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John Legere defends T-Mobile-Sprint deal in front of lawmakers


An image of John Legere and other T-Mobile employees at the Senate Judiciary Subcommittee meeting on June 28, 2018.

Fortune Photographer: Andrew Harrer/Bloomberg via Getty Images

  • John Legere showed grace-under-pressure during a hearing yesterday regarding the proposed T-Mobile-Sprint merger.
  • Legere defended the merger as a boon for competition against Verizon and AT&T, and a job-creator (eventually).
  • It is still unclear if the merger will earn government approval.

The proposed T-Mobile-Sprint merger seems to get more real every day, which is saying a lot considering this is the third time in four years that the companies have worked to join forces.

The only real hurdle the companies face now is approval from the government to go ahead with the deal. As part of that approval process, yesterday T-Mobile CEO John Legere and Sprint executive chairman (and former CEO) Marcelo Claure participated in a formal hearing with the Senate Judiciary Committee’s subcommittee on antitrust issues.

According to two analysts at Fortune, John Legere stole the show.

Legere showed up to the hearing in his usual garb of a magenta-colored T-Mobile t-shirt and a black sports coat emblazoned with the T-Mobile logo, causing him to stand out like a sore thumb among the traditional professional attire of the government officials. Other T-Mobile employees in attendance had magenta-colored ties and jackets to show solidarity with Legere.

Three lawmakers – Sen. Mike Lee, Sen. Amy Klobuchar, and Sen. Richard Blumenthal – grilled Legere and Claure for just over two hours. The questions they asked primarily centered around two ideas: will T-Mobile’s acquisition of Sprint preserve a competitive mobile industry and will it or won’t it hurt American jobs?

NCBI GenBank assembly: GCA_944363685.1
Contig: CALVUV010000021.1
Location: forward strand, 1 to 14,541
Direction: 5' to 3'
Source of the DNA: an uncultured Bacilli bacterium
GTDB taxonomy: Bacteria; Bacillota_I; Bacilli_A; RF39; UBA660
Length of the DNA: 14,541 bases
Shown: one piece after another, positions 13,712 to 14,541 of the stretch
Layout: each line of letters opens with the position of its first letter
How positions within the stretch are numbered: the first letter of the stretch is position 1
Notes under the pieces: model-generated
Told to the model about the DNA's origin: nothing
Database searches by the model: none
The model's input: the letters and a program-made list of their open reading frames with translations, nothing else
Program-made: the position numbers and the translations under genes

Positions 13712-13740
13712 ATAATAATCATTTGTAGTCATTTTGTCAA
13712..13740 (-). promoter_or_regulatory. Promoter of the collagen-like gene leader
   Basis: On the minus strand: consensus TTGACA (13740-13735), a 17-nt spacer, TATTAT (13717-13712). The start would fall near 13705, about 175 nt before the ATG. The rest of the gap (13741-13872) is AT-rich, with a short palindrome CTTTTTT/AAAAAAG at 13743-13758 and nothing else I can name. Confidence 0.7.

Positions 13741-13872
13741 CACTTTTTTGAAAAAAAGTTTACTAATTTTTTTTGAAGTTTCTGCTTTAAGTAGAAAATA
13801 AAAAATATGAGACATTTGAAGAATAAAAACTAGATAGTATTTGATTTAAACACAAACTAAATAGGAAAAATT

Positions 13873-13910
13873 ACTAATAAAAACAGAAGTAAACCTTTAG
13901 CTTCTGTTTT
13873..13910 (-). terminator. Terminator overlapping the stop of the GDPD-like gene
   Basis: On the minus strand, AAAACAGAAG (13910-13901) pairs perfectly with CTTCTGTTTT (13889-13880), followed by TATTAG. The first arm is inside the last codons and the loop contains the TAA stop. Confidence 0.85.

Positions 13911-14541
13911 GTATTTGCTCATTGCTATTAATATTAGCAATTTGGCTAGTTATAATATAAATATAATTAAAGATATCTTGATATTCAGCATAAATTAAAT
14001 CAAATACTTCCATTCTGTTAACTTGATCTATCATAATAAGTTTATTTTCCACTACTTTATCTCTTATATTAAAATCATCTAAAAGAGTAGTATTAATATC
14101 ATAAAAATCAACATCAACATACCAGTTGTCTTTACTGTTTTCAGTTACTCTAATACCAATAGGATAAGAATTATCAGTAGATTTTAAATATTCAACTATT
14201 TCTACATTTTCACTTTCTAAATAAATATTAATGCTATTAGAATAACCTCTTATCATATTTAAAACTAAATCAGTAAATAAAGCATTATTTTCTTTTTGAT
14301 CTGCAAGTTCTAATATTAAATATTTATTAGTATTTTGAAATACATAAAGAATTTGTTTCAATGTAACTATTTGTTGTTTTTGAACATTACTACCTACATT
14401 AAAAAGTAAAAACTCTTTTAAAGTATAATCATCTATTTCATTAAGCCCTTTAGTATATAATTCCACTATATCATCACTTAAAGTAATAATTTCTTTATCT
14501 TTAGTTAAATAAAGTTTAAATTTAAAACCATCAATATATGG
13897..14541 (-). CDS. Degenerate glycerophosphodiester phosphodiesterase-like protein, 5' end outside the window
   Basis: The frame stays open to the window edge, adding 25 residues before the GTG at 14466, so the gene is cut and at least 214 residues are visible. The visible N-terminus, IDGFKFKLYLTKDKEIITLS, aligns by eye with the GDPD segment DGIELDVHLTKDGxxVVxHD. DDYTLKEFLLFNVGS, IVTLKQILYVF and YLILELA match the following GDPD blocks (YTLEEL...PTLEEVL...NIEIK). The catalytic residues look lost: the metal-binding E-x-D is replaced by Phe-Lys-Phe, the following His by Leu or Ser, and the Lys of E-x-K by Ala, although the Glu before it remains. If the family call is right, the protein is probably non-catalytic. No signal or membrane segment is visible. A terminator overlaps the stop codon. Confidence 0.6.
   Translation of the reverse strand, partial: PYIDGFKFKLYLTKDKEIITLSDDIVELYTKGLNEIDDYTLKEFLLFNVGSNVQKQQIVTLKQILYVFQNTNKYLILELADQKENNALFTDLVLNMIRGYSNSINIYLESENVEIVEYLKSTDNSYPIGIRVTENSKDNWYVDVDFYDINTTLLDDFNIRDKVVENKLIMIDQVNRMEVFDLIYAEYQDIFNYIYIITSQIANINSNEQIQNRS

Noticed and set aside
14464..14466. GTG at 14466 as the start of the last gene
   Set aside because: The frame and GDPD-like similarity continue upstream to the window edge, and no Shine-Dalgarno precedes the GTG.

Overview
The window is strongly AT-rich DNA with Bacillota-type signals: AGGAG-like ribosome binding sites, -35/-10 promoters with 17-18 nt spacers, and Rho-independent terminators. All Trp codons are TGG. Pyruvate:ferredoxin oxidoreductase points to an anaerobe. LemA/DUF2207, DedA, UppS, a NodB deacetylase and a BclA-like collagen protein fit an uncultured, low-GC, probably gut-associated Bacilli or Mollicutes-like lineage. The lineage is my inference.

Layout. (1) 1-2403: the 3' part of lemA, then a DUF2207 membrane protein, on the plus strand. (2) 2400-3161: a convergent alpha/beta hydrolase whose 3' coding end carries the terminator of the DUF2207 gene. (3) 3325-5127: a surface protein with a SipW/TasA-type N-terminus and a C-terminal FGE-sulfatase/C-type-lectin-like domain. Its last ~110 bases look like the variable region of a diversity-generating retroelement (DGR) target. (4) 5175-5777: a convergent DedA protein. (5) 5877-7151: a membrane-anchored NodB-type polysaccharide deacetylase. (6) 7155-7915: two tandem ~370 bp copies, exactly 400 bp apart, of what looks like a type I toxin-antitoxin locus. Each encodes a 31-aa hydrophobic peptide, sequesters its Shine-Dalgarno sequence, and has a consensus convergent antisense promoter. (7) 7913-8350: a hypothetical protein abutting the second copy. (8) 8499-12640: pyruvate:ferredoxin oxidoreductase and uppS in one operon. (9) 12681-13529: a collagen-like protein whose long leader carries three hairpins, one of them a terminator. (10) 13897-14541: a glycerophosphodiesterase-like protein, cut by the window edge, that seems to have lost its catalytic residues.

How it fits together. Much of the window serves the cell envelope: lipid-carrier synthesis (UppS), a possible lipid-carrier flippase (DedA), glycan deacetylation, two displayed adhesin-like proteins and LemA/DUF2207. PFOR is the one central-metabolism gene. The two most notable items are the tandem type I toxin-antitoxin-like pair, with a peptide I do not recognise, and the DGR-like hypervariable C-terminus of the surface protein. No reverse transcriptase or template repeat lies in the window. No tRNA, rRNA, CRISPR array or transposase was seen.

According to the Fortune analysts, “if a boxing referee adjudicated the hearing, they might say no one laid a glove on Legere.”

John Legere should show Mark Zuckerberg how government inquisitions are done.

When the senators asked Legere about how competition between the four major U.S. carriers will be preserved if one of them is eliminated, Legere was ready: “This is actually moving from two [competitors] to three.” Legere argued that AT&T and Verizon only change their business practices when they are forced to by competition. “This is creating a viable competitor,” he said.

Legere is referring to the idea that Verizon and AT&T are so much larger than T-Mobile and Sprint, that there are really two tiers of competition in the wireless industry. To illuminate the difference, the charts below show that even if T-Mobile and Sprint merge, the resulting company will still be smaller than AT&T:

George Slover, a senior policy counsel of Consumers Union in attendance (who generally seemed against the merger), argued that “It is foolhardy to let go of the heated competition we currently have.” But Legere brushed that away with a reaffirmation of what T-Mobile is: “T-Mobile is a proud disruptor. It is in our DNA. It is what drives my magenta-wearing employees. It is our brand.”

When grilled on the potential loss of American jobs due to employee redundancy from the merger, Legere was ready for that as well. “Jobs will go up,” he said, explaining that one of the first orders of business for the T-Mobile-Sprint combo company would be to move Sprint’s customer care operations back to the United States from its current home overseas. That would add 7,700 new employees.

Legere did admit that at the beginning there would be layoffs due to a redundancy of positions, explicitly calling for the elimination of 3,200 full-time retail jobs and 8,000 indirect and direct retail jobs.

There’s no question that the merger will cause the loss of jobs, but can we believe Legere’s promise that they’ll come back?

However, Legere promised to compensate for those losses by hiring over 10,000 employees to tackle the in-home broadband market and 12,000 to deploy new services in rural areas.

According to Fortune, “Legere successfully ran through the gauntlet of objections and emerged unscathed.” But will his success under pressure actually get the merger approved? As of now, it’s still hard to say, as none of the senators on hand seemed to side for or against the consolidation throughout the proceedings.

What do you think? Is the T-Mobile-Sprint merger ready for prime time, or would the deal hurt the industry and raise prices for customers? Let us know in the comments!

NEXT: What would the T-Mobile-Sprint merger mean for you?





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